Chris Simpson is the singer-guitarist of Mineral and a solo performer under the name Mountain Time (formerly Zookeeper). After a four-year run and two albums, Mineral broke up in 1997, with Chris moving onto the Gloria Record. In 2014, Mineral reunited for a tour and has since hit the road again, in addition to releasing a retrospective book compiled by writer Mischa Pearlman called One Day When We Are Young: Mineral At 25. It includes a 10” of the group’s first new songs in 20 years.
(Photo Credit: Peter Beste)
I had to pick Two Hands by Big Thief. I think they’re probably the most interesting band to come about this decade. I was a little late to the party — I’d hear a songs here or there, and I’d always like it and be like, “Who is this?” And when I was told [it was] Big Thief, I’d be like, “Oh, I have to check them out.” But I never did until recently, when I heard Adrianne Lenker’s 2018 solo record abysskiss. I was floored by some of the songs on it. I saw that a few of the songs were on the record they put out earlier this year, U.F.O.F., so I listened to that a little bit. I didn’t quite connect with it as a whole, but I was just kind of dropping in to check out some songs that I was interested in.
Then the day the new record was released, I saw something about it online and went and listened to the whole thing. It really resonated with me — I felt completely connected to it, and just kind of amazed by it. I love how sparse and dry it is, and how it feels like a band playing together live. Not to say that there weren’t elements of that on their other records, but I feel like what’s different with this one is just how raw and bare bones it is. You hear very few overdubs, or doubling of vocals, all the things everyone does to make recorded versions of their songs sound stronger. It just sounds really raw and vulnerable. That’s my wheelhouse, as far as what really resonates with me when I listen to music. I’ve heard them say in interviews that “Not” is the spine of the record, and that definitely feels true. “The Toy,” though, is one of the first songs I was floored by. When I first listened, I was really, really taken with that one.
I’ve gone back and have been taking in the rest of their catalog, which is a really fun way to discover music. I’m always excited if I find some record from the past that I really love, because I’ll go look and see, “Oh, this artist has, like, 20 records! I’m so excited about this adventure I get to go on discovering this body of work!” To me, Big Thief is doing something that is rare in the single-driven streaming market we’re in, which is making records that hang together and operate as records.
Beyond that, the evolution that has occurred in such a short amount of time with [Lenker] as a songwriter and the band as a unit is pretty astonishing to me. You don’t get that as much these days, particularly coming from the indie music world. I feel like our market is sort of driven right now by solo artists — there’s a lot of people just using their own names and working autonomously, and a lot of times making records on their own, or with some people coming in and putting together bands to go play the material live. I feel like it’s so rare to see a band that’s just really a band. You can feel every personality and the chemistry that is created by them, and when you get to see that evolve over time as the band puts together a body of work and grows together, it’s a really cool, unique thing. That’s what I grew up loving. I think in the early days of independent music, that’s what you had a lot more of.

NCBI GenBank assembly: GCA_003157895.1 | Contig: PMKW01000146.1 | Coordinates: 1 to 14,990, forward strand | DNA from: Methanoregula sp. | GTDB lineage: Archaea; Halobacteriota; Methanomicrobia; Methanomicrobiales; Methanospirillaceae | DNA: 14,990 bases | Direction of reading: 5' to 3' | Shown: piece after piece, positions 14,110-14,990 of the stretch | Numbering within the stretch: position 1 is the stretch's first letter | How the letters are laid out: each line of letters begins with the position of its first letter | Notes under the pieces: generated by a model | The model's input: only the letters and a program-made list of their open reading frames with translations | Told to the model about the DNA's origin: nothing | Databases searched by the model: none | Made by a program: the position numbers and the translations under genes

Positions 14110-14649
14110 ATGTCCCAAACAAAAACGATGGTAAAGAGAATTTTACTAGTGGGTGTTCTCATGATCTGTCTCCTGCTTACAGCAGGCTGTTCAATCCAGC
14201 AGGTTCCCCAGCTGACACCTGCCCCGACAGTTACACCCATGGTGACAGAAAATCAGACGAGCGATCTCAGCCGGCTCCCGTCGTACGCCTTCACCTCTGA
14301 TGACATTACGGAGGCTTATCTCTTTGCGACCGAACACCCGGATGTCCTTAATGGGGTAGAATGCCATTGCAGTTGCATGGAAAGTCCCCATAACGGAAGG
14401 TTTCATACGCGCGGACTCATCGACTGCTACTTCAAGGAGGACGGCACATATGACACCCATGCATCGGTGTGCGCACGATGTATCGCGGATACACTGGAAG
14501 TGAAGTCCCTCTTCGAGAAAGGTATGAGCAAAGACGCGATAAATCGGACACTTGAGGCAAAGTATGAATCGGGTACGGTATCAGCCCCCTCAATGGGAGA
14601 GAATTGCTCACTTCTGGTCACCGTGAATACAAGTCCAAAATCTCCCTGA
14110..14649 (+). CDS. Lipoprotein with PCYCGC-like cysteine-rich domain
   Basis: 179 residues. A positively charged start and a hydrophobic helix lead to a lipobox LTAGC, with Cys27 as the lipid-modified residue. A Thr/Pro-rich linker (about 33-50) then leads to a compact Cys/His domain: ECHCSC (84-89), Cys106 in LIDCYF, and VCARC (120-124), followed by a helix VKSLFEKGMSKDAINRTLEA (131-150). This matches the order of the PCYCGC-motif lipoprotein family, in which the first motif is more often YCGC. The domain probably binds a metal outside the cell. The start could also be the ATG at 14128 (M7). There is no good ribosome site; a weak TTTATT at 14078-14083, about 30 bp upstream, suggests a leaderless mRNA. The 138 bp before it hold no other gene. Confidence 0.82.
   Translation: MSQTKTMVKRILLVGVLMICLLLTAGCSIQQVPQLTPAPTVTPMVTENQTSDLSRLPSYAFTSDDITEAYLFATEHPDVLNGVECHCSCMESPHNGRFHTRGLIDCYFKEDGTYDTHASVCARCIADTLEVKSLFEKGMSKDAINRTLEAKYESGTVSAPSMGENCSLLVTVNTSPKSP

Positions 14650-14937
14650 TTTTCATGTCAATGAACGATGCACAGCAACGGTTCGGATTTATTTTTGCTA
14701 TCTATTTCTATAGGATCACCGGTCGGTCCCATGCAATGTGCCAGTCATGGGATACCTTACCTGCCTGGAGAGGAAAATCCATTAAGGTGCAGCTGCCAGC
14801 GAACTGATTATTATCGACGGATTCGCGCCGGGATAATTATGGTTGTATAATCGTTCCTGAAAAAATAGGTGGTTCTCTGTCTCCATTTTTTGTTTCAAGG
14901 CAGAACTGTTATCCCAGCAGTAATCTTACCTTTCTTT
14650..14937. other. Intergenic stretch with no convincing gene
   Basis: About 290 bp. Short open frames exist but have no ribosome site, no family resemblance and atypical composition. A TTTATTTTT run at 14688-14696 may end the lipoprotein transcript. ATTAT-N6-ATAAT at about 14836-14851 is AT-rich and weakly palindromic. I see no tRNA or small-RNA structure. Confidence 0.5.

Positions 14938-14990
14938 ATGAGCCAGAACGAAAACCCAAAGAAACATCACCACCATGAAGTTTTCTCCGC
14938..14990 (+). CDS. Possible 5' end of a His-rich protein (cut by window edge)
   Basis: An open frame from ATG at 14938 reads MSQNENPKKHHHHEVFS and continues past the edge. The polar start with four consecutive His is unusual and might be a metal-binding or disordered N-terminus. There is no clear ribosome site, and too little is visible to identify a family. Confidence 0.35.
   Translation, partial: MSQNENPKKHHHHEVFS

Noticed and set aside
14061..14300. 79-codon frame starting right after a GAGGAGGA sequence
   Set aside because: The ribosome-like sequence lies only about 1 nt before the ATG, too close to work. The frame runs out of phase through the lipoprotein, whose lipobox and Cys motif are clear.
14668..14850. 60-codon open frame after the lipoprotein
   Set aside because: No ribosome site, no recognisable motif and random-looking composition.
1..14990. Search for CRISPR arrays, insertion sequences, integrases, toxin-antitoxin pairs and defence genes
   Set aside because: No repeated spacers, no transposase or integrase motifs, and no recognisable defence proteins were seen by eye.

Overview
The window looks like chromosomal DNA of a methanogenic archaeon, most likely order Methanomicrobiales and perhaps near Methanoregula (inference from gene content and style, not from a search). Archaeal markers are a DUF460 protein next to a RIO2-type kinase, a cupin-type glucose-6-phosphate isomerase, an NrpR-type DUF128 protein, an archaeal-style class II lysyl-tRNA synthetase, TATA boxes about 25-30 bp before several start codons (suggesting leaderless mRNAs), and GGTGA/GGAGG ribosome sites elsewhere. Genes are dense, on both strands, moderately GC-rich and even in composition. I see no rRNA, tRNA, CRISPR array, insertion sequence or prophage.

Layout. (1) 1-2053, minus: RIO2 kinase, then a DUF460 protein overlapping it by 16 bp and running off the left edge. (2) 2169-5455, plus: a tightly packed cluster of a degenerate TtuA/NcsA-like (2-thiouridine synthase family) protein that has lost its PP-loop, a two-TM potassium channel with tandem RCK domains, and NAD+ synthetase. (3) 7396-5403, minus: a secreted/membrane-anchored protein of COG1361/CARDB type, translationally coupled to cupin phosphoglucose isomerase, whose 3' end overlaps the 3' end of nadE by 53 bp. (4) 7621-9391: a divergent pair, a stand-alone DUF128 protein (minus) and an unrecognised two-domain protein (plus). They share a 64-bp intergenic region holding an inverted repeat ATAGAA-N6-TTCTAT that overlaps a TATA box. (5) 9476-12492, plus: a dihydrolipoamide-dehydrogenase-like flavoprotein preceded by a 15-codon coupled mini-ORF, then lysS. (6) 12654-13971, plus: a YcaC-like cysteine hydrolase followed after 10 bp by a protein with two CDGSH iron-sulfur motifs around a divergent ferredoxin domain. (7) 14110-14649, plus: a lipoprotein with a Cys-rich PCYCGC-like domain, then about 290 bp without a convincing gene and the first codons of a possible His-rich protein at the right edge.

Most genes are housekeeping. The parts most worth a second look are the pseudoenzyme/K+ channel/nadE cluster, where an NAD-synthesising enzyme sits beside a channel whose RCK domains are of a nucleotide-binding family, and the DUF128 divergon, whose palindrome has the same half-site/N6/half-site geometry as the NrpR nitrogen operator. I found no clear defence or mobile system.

It’s hard to keep a band together — I know from experience. It’s hard to make that commitment. There’s always someone who’s like, “Well, I wanna do my own thing too.” Big Thief seems to be able to exist in all worlds at once. It doesn’t keep Buck Meek from making a solo record, or [Lenker] from making a solo record if she wants to document it because she’s writing too quickly between records. There’s this sort of commitment and wholeness they have as a band that I feel like is sort of lacking. That kind of collaboration is rare. A lot of people collaborate, but they collaborate on a record, and then on the next record they go on and collaborate with other people. It’s really cool to see a group of people continue to work together and build a relationship and sustain it — to get to see the sort of magic that can happen as people grow together.
I hope [Two Hands means] that being open and vulnerable and honest and expressive and communicative is something that is happening culturally. I don’t know if that’s true, but personally, I’m at this point in my life where I’m in a real period of transformation in a lot of senses. A lot of people don’t like to use this phrase, but I kind of love the idea of settling into the second half of my life, being 45. I don’t want to relive the past, I want to just be in the moment. I want to be present and I want to be connected to the people around me. I feel like Big Thief, and really this record, exemplify that in a beautiful way.
As told to Annie Fell.
(Photo Credit: left, Peter Beste)